- The Washington Times - Wednesday, July 29, 2015

In the wake of last year’s VA waiting list scandal, the House on Wednesday passed a bill to streamline the process to remove or demote Veterans Affairs employees who are not up to par.

The bill, proposed by Rep. Jeff Miller, Florida Republican and chairman of the House Committee on Veterans’ Affairs, would also introduce an 18-month probationary period for new permanent position hires, after which their superiors can either extend the probationary period or make them permanent.

“The Secretary [of Veterans Affairs] needs the ability to make real reforms and he needs the ability to do it quicker than the current timeline of 6 to 12 months to remove a single employee,” Mr. Miller said on the House floor.

He was supported by Rep. Pete Sessions, Texas Republican, who said the VA needs to be able to fire employees who are not performing, “employees who do have an oath as health care providers to do their very best and to be honest about scheduling and proper procedures necessary to our veterans.”

The bill, which the White House has threatened to veto, was inspired by last year’s scandal where a Phoenix VA hospital’s waiting list was mismanaged, leading to some veterans dying who were too low on the list to see doctors they needed. VA Secretary Eric Shinseki retired amid the outrage, and congressional members have been calling for the agency’s reform, including reform to the process of firing bad employees.

Since taking over last summer, VA Secretary Robert McDonald has tried to reform the agency and root out bad employees, but he has encountered some setbacks. In June, the acting director of the VA’s investigative arm was forced to step down after facing criticism from both whistleblowers and members of Congress that he has interfered in the agency’s investigations to protect VA leadership.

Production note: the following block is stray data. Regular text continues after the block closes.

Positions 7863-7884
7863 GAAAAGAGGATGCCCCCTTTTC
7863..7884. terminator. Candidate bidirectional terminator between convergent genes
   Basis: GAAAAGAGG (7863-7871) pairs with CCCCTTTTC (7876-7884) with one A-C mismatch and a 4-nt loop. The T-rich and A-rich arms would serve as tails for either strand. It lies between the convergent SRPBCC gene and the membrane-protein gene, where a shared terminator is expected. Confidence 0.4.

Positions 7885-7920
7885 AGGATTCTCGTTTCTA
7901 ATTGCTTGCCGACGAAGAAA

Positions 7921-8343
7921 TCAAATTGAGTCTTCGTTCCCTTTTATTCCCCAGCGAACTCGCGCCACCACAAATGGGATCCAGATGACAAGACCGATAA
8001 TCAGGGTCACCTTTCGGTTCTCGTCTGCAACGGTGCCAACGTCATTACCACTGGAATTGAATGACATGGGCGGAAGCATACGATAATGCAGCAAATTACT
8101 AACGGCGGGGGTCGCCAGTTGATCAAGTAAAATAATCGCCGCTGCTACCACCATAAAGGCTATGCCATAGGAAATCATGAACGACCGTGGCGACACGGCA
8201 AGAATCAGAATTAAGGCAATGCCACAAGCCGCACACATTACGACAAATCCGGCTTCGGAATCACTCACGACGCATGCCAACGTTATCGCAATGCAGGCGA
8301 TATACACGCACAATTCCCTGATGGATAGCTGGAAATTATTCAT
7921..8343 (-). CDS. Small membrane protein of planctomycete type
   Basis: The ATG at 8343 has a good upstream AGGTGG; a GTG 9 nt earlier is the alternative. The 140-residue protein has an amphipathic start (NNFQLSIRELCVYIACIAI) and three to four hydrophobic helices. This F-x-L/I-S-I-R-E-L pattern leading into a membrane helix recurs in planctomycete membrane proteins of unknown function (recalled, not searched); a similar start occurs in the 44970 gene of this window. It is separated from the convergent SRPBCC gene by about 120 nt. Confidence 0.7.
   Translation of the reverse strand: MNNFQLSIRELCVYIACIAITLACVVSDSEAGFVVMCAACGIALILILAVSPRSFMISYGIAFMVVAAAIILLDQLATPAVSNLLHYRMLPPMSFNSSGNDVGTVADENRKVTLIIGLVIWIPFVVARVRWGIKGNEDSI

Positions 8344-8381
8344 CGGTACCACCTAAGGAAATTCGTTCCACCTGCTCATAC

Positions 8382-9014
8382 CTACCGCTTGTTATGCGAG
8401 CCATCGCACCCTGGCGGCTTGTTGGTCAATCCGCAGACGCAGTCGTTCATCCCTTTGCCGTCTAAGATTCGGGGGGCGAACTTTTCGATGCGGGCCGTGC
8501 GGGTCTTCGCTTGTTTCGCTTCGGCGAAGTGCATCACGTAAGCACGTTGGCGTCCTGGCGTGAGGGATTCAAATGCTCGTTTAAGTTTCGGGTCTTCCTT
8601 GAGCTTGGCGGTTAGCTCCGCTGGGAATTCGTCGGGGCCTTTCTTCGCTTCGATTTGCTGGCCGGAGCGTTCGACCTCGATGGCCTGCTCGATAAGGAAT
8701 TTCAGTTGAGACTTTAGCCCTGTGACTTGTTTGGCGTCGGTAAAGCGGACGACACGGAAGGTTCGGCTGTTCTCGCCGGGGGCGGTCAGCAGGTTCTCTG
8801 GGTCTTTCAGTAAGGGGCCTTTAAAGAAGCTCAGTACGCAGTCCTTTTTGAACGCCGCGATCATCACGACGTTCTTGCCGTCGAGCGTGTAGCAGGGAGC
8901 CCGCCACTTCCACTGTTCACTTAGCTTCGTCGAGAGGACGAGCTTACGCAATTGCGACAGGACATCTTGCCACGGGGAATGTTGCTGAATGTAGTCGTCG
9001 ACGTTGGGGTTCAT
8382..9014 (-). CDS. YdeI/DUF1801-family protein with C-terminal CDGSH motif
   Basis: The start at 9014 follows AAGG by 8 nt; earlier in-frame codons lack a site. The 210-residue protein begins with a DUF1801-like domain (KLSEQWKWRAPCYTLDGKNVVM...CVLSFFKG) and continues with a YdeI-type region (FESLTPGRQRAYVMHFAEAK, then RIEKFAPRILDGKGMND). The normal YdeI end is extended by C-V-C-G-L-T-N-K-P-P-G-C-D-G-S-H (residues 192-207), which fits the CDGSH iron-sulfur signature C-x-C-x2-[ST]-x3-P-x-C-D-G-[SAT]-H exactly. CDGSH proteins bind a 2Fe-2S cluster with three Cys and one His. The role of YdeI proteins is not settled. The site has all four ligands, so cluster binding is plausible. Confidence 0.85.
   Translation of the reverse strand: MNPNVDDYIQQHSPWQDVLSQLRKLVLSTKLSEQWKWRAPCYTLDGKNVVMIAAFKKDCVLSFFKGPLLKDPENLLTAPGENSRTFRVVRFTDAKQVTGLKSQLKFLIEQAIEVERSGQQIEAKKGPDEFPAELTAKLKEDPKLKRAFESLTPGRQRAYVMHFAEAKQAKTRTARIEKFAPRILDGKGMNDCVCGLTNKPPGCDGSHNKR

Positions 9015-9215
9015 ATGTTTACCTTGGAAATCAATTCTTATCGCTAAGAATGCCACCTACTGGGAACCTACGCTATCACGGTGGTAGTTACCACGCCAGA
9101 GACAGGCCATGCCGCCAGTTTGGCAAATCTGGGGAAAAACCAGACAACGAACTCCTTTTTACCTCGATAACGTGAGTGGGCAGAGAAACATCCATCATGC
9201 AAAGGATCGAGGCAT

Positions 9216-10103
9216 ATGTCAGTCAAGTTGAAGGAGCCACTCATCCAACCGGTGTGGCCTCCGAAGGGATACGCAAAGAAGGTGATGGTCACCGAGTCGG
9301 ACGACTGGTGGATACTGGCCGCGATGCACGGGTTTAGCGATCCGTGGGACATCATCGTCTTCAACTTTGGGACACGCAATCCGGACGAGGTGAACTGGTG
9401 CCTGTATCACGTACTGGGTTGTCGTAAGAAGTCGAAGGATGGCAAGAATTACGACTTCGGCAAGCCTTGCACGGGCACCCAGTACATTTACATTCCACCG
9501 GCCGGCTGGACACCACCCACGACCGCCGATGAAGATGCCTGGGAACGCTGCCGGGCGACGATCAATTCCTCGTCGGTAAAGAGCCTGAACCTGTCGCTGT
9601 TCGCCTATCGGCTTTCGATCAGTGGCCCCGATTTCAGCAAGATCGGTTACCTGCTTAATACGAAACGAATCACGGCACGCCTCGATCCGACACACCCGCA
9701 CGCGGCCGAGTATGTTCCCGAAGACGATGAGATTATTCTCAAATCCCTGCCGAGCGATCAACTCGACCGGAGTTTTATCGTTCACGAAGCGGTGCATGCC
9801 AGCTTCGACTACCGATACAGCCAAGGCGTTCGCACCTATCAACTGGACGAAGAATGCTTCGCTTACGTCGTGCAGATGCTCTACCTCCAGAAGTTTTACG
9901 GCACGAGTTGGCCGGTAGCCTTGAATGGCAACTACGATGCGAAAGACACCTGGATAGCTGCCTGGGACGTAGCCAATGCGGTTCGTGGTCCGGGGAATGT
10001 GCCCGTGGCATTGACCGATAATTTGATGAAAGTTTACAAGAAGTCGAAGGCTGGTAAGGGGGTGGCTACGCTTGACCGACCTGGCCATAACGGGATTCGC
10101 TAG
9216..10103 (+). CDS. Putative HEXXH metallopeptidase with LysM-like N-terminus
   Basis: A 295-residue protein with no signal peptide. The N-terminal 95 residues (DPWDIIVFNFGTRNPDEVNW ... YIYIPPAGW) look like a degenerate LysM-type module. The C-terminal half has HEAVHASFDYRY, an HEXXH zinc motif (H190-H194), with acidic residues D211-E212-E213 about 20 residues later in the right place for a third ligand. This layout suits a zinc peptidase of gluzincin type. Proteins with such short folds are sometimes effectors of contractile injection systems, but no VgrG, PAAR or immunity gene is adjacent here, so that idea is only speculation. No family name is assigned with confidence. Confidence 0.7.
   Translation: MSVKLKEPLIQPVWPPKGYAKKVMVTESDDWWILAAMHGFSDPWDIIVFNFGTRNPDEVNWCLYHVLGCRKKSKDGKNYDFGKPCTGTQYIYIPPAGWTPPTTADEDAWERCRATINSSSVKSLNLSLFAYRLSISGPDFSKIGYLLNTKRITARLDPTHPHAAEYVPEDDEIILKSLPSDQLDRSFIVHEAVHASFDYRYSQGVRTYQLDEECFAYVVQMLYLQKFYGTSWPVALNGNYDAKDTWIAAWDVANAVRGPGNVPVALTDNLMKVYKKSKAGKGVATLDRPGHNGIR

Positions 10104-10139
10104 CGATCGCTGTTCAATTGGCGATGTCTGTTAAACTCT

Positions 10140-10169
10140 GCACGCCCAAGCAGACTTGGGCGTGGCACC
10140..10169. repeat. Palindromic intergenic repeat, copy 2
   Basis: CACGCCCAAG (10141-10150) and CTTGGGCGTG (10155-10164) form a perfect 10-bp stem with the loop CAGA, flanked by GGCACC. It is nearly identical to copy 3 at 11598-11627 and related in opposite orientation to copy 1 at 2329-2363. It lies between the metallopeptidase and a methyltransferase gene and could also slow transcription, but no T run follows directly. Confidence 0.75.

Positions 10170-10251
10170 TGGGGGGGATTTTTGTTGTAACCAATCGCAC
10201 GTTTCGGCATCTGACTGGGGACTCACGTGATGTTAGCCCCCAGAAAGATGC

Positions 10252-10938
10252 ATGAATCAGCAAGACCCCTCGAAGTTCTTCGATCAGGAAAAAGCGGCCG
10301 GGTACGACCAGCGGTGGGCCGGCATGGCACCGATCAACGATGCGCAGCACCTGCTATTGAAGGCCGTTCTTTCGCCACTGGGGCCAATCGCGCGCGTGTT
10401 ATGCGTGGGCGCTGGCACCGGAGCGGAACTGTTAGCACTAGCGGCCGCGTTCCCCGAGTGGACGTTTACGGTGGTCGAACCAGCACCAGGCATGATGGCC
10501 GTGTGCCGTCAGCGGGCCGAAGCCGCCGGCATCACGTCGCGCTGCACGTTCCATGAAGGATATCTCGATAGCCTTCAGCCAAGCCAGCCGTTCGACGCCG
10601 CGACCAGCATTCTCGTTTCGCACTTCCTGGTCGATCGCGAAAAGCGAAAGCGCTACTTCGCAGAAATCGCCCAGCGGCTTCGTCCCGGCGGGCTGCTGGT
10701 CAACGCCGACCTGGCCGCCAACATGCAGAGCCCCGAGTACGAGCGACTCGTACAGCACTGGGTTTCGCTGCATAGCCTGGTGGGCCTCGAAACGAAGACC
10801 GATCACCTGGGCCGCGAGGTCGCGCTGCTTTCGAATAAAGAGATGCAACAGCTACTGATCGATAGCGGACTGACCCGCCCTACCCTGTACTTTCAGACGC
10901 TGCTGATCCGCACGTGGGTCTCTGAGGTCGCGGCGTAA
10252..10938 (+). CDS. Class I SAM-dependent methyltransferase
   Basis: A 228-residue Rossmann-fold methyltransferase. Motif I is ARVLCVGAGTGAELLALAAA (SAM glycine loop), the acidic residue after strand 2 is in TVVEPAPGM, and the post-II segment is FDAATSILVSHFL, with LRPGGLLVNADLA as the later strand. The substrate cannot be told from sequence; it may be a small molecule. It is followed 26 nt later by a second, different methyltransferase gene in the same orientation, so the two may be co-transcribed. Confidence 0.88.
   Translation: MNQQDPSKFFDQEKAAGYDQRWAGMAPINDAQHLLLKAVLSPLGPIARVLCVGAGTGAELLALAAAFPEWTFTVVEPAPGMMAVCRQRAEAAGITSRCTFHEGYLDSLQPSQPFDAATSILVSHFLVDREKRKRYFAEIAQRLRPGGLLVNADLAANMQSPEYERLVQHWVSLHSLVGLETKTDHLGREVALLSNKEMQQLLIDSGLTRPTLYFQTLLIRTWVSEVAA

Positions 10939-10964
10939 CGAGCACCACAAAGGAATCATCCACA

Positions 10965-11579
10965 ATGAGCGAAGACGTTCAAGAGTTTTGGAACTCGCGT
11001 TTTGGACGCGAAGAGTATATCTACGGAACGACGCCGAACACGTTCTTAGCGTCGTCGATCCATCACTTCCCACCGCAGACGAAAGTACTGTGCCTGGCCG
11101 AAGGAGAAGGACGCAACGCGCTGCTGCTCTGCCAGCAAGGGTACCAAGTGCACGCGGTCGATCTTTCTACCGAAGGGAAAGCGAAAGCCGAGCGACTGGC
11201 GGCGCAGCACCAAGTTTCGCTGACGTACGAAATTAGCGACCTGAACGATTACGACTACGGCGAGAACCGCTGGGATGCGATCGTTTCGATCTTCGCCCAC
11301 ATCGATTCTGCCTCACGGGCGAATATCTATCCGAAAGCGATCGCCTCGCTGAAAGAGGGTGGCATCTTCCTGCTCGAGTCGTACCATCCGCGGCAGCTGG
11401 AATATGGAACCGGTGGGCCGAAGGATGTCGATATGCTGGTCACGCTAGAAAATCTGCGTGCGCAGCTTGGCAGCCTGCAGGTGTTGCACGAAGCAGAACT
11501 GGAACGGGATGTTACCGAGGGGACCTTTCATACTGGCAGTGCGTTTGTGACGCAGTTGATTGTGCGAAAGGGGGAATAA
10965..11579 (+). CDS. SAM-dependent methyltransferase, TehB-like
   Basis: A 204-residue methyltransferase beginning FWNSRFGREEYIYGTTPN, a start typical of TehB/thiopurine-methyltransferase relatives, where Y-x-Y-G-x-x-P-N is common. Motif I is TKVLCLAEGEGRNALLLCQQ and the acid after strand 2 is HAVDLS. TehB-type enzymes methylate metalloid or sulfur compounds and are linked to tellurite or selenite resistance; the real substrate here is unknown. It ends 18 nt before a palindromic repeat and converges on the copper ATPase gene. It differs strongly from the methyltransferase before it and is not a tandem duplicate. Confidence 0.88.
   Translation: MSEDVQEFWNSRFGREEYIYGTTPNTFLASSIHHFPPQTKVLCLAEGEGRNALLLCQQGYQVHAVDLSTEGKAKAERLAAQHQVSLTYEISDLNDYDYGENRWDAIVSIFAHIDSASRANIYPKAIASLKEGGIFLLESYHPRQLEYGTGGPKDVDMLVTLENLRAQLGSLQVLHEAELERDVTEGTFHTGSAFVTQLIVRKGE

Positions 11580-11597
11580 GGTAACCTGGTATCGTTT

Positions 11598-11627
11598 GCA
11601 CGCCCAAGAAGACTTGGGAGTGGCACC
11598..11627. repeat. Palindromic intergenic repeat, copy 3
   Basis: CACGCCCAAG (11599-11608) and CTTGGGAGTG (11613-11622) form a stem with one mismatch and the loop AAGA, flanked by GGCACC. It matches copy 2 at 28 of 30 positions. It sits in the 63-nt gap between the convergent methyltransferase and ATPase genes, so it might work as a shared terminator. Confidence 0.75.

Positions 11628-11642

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Democrats lambasted the bill. Rep. Mark Takano of California, said it would turn the VA into “the only at-will workplace in the federal government” by reducing due process for fired employees.

“Veterans desperately need our nation’s top doctors, nurses and counselors to choose to work at the VA, and it’s already hard enough to recruit them away from the private sector,” Mr. Takano said. “But by removing basic civil service protections and basic fairness, this policy would make the VA an even less desirable place to work.”

Democrats on the floor raised objections to the bill because it would negatively affect the VA’s unionized workers.

“This is union busting,” Rep. Donna Edwards, Maryland Democrat, said. “Let’s call it what it is.”

“Don’t Scott Walker-ize the federal government,” said Rep. Dina Titus, Nevada Democrat, a reference to the Wisconsin governor and presidential candidate who essentially neutered public-sector unions in his state by eliminating collective bargaining.

Democrats say this bill will mean the death of civil service in the United States, while Republicans accused Democrats of refusing to vote for this bill because they are catering to the unions.

“House Republicans are skipping home early with a lot of unfinished business, but are pushing an ideological bill to punish federal employees,” said Rep. Donna Edwards, Maryland Democrat.

The president’s office said Tuesday to say that the bill would “be disruptive and would hinder VA’s ability to function effectively on behalf of veterans,” and that Mr. Obama would veto it if it reaches his desk.

The Senate has a similar bill which has not been voted on, so it remains to be seen if they will choose to take up the House bill or if they will continue moving forward on the Senate bill.

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